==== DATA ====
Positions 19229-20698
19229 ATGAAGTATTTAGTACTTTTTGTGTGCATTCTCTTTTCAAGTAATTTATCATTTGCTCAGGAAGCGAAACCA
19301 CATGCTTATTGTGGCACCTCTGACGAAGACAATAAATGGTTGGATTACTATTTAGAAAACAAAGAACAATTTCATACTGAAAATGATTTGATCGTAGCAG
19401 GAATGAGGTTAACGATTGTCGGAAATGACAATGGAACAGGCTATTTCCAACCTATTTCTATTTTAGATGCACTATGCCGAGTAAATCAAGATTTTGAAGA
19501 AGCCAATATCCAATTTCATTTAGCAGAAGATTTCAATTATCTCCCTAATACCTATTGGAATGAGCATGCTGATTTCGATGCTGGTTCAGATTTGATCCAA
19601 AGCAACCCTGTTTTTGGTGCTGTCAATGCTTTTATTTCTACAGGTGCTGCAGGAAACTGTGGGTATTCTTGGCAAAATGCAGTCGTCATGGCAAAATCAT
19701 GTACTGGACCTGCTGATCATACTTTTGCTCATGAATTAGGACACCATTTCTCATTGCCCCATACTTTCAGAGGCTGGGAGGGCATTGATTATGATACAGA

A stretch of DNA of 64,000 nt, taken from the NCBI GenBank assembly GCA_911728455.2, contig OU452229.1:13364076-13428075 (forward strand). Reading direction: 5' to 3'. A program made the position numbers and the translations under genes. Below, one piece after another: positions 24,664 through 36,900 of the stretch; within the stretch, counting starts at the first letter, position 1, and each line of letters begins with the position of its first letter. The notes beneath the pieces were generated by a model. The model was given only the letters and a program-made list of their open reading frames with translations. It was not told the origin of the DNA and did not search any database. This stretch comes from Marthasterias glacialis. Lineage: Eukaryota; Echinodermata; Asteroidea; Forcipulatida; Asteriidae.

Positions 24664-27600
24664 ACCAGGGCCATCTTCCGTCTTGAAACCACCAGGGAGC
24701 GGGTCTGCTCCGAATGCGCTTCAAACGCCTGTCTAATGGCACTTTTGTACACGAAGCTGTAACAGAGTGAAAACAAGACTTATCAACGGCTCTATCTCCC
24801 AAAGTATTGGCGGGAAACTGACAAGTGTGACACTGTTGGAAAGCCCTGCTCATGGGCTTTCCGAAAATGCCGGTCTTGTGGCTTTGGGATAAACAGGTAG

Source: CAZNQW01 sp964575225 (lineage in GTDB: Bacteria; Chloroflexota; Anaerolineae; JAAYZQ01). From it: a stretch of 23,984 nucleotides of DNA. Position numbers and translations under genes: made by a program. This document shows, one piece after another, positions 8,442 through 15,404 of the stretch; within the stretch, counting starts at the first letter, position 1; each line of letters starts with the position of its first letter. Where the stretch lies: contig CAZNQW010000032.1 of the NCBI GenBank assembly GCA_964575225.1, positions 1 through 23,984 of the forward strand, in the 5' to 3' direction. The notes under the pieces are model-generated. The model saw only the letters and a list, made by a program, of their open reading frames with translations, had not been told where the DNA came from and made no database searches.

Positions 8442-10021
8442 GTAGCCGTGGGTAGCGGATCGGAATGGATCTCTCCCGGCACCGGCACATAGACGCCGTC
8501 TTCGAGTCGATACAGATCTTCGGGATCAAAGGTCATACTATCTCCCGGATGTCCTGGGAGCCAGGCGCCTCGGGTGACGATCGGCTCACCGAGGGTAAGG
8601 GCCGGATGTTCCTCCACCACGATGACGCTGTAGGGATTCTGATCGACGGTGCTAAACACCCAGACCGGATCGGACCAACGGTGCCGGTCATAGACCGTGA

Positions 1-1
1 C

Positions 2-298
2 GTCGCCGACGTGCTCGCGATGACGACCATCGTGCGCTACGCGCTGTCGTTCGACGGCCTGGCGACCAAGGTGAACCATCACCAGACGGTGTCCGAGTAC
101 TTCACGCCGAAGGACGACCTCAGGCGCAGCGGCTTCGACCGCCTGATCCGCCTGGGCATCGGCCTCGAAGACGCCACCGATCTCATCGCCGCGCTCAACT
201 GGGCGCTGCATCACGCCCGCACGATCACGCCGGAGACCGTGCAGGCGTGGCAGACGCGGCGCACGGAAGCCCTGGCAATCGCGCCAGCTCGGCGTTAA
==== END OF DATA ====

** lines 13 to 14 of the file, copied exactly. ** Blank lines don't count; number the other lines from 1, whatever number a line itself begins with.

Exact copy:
Source: CAZNQW01 sp964575225 (lineage in GTDB: Bacteria; Chloroflexota; Anaerolineae; JAAYZQ01). From it: a stretch of 23,984 nucleotides of DNA. Position numbers and translations under genes: made by a program. This document shows, one piece after another, positions 8,442 through 15,404 of the stretch; within the stretch, counting starts at the first letter, position 1; each line of letters starts with the position of its first letter. Where the stretch lies: contig CAZNQW010000032.1 of the NCBI GenBank assembly GCA_964575225.1, positions 1 through 23,984 of the forward strand, in the 5' to 3' direction. The notes under the pieces are model-generated. The model saw only the letters and a list, made by a program, of their open reading frames with translations, had not been told where the DNA came from and made no database searches.

Positions 8442-10021